my experimental notation students laid the score on its side when perform-
ing. Was the sidelong performance unhappy? The students read from top to
bottom, or from bottom to top, so the order of events was unchanged in the
sidelong view. Further, the instruction on the score is inconsistent with the
prefatory note for Four Systems in Brown’s collection Folio. The prefatory note
refers the performer to his earlier graphic score, December 1952 (Brown website,
2), which allows performance readings from all four sides. Being older, I never
would have performed the score on its side, although it is perfectly readable
and recalls the punched holes in a pianola roll. The students, however, found
this aspect natural, as they were accustomed to the “note highway” vertical
presentation of rhythm-action video games such as Guitar Hero.
Sometimes, like 4’33”, different editions change the range of possibilities.
Christopher Hobbs’s Improvisation Rite CH27 reads:

… watch what you are doing. Do nothing./Occasionally, raise your head and watch
someone./If they raise their head and watch you,/play for a short time,/watching what
you are doing. If while you are/watching what you are doing, doing nothing,/you feel
that someone is watching you,/play for a short time,/watching what you are doing or/
raise your head and watch the person who is/watching you. If someone is watching
you,/play for a short time./If no-one is watching you. …(Cardew, ed. 1969, 4)

This instruction text was published in the 1969 Scratch Orchestra collection
Nature Study Notes. CH27 is a classification number (analogous to an opus

Virginia Anderson

­ umber), indicating an untitled Improvisation Rite by Christopher Hobbs.

It was also published as the second of Two Compositions, 21 May 1969, as part
of his Word Pieces collection (Hobbs 1972, 47). The text of CH27 is divided by
strokes (as when verse is set within prose) in Nature Study Notes, but it is set
as separate lines (as poetry) in Word Pieces with the indication “Back to the
beginning” at the end. In the poster for the first Scratch Orchestra concert,
at Hampstead Town Hall on 1 November 1969 (which Hobbs, as the youngest
member, presented), the lines of the text (named here as “Second Piece”) were
set as spokes radiating from a central axis, accentuating its cyclical form.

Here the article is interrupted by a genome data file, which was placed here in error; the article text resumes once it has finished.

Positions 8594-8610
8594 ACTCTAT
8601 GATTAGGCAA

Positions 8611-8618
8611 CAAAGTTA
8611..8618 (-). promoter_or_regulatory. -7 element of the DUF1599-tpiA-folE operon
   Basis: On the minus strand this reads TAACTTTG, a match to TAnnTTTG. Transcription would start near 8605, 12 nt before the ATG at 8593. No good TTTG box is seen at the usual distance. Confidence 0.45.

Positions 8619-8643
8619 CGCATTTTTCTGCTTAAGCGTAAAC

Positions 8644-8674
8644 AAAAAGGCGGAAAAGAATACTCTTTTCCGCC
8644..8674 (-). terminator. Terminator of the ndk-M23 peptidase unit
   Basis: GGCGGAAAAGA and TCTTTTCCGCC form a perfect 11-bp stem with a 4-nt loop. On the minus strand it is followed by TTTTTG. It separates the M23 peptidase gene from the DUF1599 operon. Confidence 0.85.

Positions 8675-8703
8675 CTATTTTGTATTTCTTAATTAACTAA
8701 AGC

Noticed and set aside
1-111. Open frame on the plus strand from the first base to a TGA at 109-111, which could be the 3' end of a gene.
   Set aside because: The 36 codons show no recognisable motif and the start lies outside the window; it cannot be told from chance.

Under Scratch Orchestra genre types, Two Compositions (2) is a composition
(“performable by the orchestra”) (Cardew 1969, 619). Its happy performances
would tend to be interactive ones, its alternative responses observed by all.
Other provisions in Scratch Orchestra compositions include preventing harm
to instruments, the performance space or performers; directions for physical
placement (like Balkan Sobranie); performer hierarchy or equality (is there a
leader to be followed, or is there a provision to ensure each player equal solo
time?); various types of game play; manipulation of perceived time; and so
on. Two Compositions (2) is nearly identical to CH27. CH27 is another genre
type, an Improvisation Rite (“not a musical composition”) (Cardew 1969, 619).
Ideally, an Improvisation Rite describes a situation to facilitate improvisa-
tion, not an instruction for sound. The differences between Improvisation
Rites and Compositions can be almost imperceptible. The placement of Two
Compositions (2) and CH27 (in a collection of compositions and a collection
of Improvisation Rites) alone determines their function. As an Improvisation
Rite, CH27 does not specify instrumentation or pitch structure. Hobbs never
determines the action “play,” so the performer might play games; he does not
specify sound, only vision, so a happy performance could be silent; the “some-
one” who may return the gaze may be unaware that CH27 is being performed
by the subject player, so a happy performance could be solo and covert.
Just as a single piece can have two contextual and generic uses, pieces
within a single genre may look completely different. Although Nature Study
Notes was intended as a collection of Improvisation Rites, there are a num-
ber of entries in this collection that can only be described as compositional.
Tim Mitchell’s Tube Train Rite (TMTTR38; in Cardew, ed. 1969, 6) presents
a set of parallel linear graphics and reads, “mark out a journey (inwardly/
outwardly/spatially). Make it.” Like Young’s grasshoppers, there is nothing
regarding sound, so Tube Train Rite is a true Improvisation Rite. The title
refers to the London Underground. References, or “ancestry,” can appear in
the score or in supplementary authorial notes that appear at the end of Nature
Study Notes (Cardew, ed. 1969, 12–15). In his notes (p. 15), Mitchell asserted
Tube Train Rite’s ancestry to be Cardew’s graphic score Treatise, most likely
due to its linear pattern and graphics. He also mentions William Caxton, an
early English printer, and two steam engine pioneers (James Watt, George
Stephenson [spelled “Stevenson” in the notes]). Nature Study Notes references
included literature, games, laws, other rites and pieces by other experimen-
talists (Mitchell’s reference to Treatise), pop music or (rather sarcastically) the

The Beginning of Happiness

Western canon, or other arts. The “inwardly, ­outwardly, spatially” instruc-